A structure consisting of two or more atoms also has vibrational energy, where the individual atoms move with respect to one another. A diatomic molecule has one molecular vibration mode: the two atoms oscillate back and forth with the chemical bond between them acting as a spring. A molecule with N atoms has more complicated modes of molecular vibration, with 3N − 5 vibrational modes for a linear molecule and 3N − 6 modes for a nonlinear molecule. As specific examples, the linear CO2 molecule has 4 modes of oscillation, and the nonlinear water molecule has 3 modes of oscillation.. Each vibrational mode has two energy terms: the kinetic energy of the moving atoms and the potential energy of the spring-like chemical bond(s). Therefore, the number of vibrational energy terms is 2(3N − 5) modes for a linear molecule and is 2(3N − 6) modes for a nonlinear molecule.

Both the rotational and vibrational modes are quantized, requiring a minimum temperature to be activated. The “rotational temperature” to activate the rotational degrees of freedom is less than 100 K for many gases. For N2 and O2, it is less than 3 K. The “vibrational temperature” necessary for substantial vibration is between 103 K and 104 K, 3521 K for N2 and 2156 K for O2. Typical atmospheric temperatures are not high enough to activate vibration in N2 and O2, which comprise most of the atmosphere. (See the next figure.) However, the much less abundant greenhouse gases keep the troposphere warm by absorbing infrared from the Earth’s surface, which excites their vibrational modes. Much of this energy is reradiated back to the surface in the infrared through the “greenhouse effect.”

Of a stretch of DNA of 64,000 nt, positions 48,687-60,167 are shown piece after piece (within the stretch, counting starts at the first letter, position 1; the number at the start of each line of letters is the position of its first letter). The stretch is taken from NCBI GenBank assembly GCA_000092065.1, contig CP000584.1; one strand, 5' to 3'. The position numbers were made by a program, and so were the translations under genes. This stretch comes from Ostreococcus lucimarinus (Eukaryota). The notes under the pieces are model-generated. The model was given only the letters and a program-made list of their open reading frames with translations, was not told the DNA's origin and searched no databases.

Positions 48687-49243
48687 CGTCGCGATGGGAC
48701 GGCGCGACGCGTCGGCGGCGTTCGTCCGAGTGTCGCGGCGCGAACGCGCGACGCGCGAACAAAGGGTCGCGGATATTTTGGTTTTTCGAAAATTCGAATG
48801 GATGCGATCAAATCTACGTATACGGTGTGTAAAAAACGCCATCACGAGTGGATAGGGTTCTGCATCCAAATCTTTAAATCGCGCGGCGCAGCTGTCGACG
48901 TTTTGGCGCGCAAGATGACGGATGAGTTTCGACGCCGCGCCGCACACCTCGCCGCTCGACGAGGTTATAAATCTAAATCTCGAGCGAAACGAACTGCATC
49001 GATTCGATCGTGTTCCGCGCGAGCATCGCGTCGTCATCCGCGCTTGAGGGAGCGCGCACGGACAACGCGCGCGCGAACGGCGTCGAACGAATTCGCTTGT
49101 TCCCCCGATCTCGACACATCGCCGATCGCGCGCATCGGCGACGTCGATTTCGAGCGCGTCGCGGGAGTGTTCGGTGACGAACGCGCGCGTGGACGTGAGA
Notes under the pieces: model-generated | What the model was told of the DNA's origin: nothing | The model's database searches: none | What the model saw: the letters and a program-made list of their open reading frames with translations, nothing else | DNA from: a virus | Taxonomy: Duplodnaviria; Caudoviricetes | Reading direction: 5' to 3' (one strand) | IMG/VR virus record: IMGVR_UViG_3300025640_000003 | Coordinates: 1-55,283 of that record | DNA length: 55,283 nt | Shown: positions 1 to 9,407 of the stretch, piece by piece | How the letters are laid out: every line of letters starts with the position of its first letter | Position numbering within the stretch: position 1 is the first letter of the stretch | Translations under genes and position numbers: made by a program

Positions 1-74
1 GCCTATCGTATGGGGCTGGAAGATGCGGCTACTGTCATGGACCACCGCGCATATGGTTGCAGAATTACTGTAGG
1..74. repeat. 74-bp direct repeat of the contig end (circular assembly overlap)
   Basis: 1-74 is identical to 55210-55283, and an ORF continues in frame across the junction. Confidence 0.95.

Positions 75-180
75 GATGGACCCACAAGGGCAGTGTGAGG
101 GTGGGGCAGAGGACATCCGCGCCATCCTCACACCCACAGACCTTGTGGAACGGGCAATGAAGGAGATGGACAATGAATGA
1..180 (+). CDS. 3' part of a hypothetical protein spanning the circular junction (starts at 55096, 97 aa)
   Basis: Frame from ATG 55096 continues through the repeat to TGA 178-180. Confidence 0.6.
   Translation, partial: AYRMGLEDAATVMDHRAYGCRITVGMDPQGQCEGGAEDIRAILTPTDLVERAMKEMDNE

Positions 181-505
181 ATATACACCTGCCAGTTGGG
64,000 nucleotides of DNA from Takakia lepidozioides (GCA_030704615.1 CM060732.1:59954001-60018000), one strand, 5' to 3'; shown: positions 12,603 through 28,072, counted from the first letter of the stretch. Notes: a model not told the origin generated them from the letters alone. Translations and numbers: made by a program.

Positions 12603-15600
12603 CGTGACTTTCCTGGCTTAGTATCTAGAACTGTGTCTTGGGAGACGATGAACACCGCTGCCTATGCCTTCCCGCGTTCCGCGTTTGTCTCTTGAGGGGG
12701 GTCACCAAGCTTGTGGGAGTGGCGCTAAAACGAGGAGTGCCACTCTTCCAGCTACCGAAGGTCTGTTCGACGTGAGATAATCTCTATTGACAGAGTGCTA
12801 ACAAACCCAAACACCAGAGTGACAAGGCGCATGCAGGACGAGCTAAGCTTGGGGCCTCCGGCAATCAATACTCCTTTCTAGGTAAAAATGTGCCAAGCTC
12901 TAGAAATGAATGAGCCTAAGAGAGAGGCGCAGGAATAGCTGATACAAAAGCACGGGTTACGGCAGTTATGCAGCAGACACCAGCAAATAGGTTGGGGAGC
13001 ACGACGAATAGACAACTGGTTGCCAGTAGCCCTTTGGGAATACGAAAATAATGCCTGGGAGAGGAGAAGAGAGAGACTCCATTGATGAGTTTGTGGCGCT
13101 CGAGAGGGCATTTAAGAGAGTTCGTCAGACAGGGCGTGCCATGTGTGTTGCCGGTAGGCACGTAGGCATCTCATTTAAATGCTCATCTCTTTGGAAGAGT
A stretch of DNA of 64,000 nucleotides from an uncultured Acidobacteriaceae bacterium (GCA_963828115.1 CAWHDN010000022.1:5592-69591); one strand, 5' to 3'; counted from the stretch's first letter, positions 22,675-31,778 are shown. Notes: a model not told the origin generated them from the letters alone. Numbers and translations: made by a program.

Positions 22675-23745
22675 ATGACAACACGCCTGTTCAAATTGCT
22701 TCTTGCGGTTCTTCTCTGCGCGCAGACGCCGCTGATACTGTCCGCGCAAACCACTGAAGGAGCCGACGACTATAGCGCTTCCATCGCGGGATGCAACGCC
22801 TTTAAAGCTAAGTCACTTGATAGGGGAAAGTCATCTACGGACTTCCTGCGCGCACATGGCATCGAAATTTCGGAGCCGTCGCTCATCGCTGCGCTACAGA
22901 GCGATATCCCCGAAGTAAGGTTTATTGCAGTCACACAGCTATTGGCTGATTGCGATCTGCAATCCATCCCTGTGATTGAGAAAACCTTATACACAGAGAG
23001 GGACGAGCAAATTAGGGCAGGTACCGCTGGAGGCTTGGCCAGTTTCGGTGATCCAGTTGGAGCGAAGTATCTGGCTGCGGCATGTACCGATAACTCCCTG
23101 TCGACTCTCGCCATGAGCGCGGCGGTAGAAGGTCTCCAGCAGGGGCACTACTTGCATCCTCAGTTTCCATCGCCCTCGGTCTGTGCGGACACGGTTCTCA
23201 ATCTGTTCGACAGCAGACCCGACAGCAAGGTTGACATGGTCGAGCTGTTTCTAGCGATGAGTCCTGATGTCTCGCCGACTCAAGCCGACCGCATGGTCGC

Because room temperature (≈298 K) is over the typical rotational temperature but lower than the typical vibrational temperature, only the translational and rotational degrees of freedom contribute, in equal amounts, to the heat capacity ratio. This is why γ≈5/3 for monatomic gases and γ≈7/5 for diatomic gases at room temperature.

Since the air is dominated by diatomic gases (with nitrogen and oxygen contributing about 99%), its molar internal energy is close to cv T = (5/2)RT, determined by the 5 degrees of freedom exhibited by diatomic gases.See the graph at right. For 140 K < T < 380 K, cv differs from (5/2) Rd by less than 1%. Only at temperatures well above temperatures in the troposphere and stratosphere do some molecules have enough energy to activate the vibrational modes of N2 and O2. The specific heat at constant volume, cv, increases slowly toward (7/2) R as temperature increases above T = 400 K, where cv is 1.3% above (5/2) Rd = 717.5 J/(K kg).

### Counting the minimum number of co-ordinates to specify a position

One can also count degrees of freedom using the minimum number of coordinates required to specify a position. This is done as follows:

1. For a single particle we need 2 coordinates in a 2-D plane to specify its position and 3 coordinates in 3-D space. Thus its degree of freedom in a 3-D space is 3.
2. For a body consisting of 2 particles (ex. a diatomic molecule) in a 3-D space with constant distance between them (let’s say d) we can show (below) its degrees of freedom to be 5.

Contrary to the classical equipartition theorem, at room temperature, the vibrational motion of molecules typically makes negligible contributions to the  heat capacity. This is because these degrees of freedom are frozen because the spacing between the energy eigenvalues exceeds the energy corresponding to ambient temperatures (kBT).